Only Lisa and Chuck entered on the introduction part of Gimme Shelter. Mick said "Lisa's skirt is too short" in halting Japanese at the introduction time. But her performance could live up to the expectations of us. She was hot tonight. I saw streaks of light flashing in the pitch-dark Tokyo Dome when they played Street Fighting Man. Red Confetti on JJF and Fire Works on Satisfaction. Mick no-sided the show in an organdie-striped shirt. This is their 4th time appearance in Tokyo Dome. They would know this venue inside out. Again a wonderful tonight. Let's Make Love, Not War!


Review by Hidekazu "Rinda" Hayashida

The Boys Never Slipping Away

This is their fourth coming to Japan. I've experienced most their shows at Tokyo Dome since the Steel Wheels Tour. The privious tour was the best for me, but now that is wrong, this tour must be the best. Their performance has been getting more sharper than ever. That's amazing.

Love, peace and The Rolling Stones. A man was waving a banner saying "Keith is The Bomb." That kind of bomb is always welcomed. I'd been completely blown up by the boys and they gave me peace of mind.

Thank you, guys.

PS The guiar pick Kieth threw away hit a woman's head, who was on the seat next to me. She was wearing a bracelet just like one around Keith's left wrist.


Review by Masatoshi Fujishiro

This monday the craziest fans in the world gathered in Budokan. Today more nomal big fans gathered in Tokyo Dome (baseball stadium for Tokyo Giants).

In my memories this is the 21st concert for stones in Tokyo Dome. I think this is very surprising fact, considering the stones first appearance in Japan was 1990. Especially in 1990 they played 11 concerts in Tokyo Dome. Is there any other cities which accept a same artist so many times in a short perid? Actually Eric Clapton played over 10 times gigs at Royal Albert hall in London. But capacity is totally different.Tokyo dome has over 50,000 capacity.

The biggest reason of 11times concerts is of course that stones could never play in Japan until 1990 beacuse of drug problem. The second reason is Japanese economy was best situation in 1990. After 13 years passed, our economy is worst status. But enthusiasm of Stones fans never changed compared with before, though the quantity reduced from 11 times to 2 times.

Today's set list was very interesting for the fans who already went to Budokan. We for the first time could hear "don't stop, you can't always , bitch , sympathy ,little red rooster, street fighting and gimme shelter". I am expecting the different and rare songs tomorrow.


Reviw by Kazuo UTAMURA, Yokohama, Japan

The Band really is better than what's shown at Shinyokohama on 12th. According to TV News this morning about 6 fans meeting Stones before show on 15th, Keith was not there because of bad health condition. I think that might be a kind of excuse. Keith is quite wild and good on the stage.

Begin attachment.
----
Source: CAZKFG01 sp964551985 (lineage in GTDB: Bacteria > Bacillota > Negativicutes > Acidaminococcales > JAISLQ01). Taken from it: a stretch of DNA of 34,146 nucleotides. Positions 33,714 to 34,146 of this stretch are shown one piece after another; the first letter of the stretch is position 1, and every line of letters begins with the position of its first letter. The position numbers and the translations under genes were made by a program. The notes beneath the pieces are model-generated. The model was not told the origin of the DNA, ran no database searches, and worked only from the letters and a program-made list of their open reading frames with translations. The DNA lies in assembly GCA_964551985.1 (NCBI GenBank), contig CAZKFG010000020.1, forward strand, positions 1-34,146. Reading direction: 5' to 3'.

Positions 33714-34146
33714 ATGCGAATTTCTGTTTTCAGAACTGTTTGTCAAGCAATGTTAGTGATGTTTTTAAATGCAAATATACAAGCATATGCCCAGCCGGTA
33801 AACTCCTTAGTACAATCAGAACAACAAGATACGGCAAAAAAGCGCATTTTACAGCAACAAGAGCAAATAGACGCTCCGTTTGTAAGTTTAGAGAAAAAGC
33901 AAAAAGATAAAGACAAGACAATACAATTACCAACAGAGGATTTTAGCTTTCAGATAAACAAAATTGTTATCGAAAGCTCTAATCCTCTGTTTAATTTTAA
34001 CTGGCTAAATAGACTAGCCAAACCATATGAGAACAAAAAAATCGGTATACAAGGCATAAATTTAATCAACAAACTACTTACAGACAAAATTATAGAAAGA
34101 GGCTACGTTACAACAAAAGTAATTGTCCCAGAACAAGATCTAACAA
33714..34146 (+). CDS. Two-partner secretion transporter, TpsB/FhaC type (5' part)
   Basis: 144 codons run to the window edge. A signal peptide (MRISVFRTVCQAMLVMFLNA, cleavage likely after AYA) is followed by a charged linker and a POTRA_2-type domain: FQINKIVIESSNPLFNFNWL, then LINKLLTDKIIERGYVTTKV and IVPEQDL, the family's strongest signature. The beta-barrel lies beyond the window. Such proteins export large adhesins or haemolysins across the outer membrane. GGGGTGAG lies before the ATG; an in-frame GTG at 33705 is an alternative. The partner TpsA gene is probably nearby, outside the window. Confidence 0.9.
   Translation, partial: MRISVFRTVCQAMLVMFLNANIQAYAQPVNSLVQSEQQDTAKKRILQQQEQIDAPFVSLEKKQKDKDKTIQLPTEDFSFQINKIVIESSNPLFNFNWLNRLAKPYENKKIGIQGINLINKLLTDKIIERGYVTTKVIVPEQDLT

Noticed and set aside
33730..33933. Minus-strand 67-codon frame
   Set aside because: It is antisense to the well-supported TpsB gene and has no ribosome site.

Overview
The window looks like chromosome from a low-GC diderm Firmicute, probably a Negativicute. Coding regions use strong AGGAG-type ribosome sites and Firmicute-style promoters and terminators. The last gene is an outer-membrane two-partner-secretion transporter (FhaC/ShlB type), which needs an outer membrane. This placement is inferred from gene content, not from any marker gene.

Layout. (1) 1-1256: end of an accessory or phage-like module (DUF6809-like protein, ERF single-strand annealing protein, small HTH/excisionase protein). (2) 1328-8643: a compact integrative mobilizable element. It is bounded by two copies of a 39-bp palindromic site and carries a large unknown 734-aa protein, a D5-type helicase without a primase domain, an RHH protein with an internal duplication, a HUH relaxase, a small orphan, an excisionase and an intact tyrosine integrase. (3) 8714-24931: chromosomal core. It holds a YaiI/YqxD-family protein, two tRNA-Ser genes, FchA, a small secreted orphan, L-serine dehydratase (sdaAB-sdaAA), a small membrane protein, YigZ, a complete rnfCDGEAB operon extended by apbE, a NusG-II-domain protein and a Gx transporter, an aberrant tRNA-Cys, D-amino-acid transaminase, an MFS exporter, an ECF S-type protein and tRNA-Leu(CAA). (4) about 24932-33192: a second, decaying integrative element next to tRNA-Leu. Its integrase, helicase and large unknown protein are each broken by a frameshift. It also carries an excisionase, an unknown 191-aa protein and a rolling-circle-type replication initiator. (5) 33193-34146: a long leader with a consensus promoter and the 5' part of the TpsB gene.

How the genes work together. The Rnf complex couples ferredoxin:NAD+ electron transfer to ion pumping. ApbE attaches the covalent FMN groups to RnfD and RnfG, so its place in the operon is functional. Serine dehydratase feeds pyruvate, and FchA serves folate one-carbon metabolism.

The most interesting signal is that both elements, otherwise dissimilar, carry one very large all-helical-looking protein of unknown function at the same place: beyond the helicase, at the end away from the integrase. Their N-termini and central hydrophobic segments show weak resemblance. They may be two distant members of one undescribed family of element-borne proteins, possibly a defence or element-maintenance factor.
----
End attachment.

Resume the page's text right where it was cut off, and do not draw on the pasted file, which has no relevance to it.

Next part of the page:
I am very glad to hear "Can you hear me knocking" as I heard this last at Mick's solo tour to Jakarta in '89.(riot show) This time, I could have a opportunity to see them next to Centre Stage. Their playing "Midnight Rambler" was impressive. Mick blows hard with his blues harp and jamming with band in the latter part of the tune and it was great in sound.

Also "Little Red Rooster" which I missed from 1990, Tokyo strikes my brain! Ronny's slide play shines. Every action they made on the Centre Stage, I could not believe aged Rockers runs wild like that. (Actually I might be too old to R&R, too young to die.)

Only one thing I wonder about their play is "Satisfaction" Keith plays with silver metalic guitar for this but did not sound hardly hear the sound. Does anyone in the audience agree with this?


Review by Shirley Birenz

Concerning the Stones content of the day all i have to say is WOW!!

Today was a day in my Stones history that i will never forget. My Dome show package included a *back stage tour*. We were taken on to the stage

and were standing in front of the guitars. Each section labeled by name. Then on to the stage - drums !! They asked if anyone wanted to run from one end to the other to see how hard it really is. So - I volunteered. I ran to one end - jumped up and down pointing my fingers and then to the other end and then back to the middle. Then was asked to sing a few lines of Satistfaction. I couldn't. Totally out of breath. It's a

really long run. Mick is incredible. I wanted to take a piture of Ronnie's pedal - Cry Baby. But they told me that they only bring that out on an as needed basis.

Then we walked down the catwalk. I was pretending all the way and slapped the hands of the roadies on my way down. I recognized a lot of the faces. Then on to the B stage. I took a picture of my corner from Mick's perspective. And all the equipment.

I'll send picures when I get home.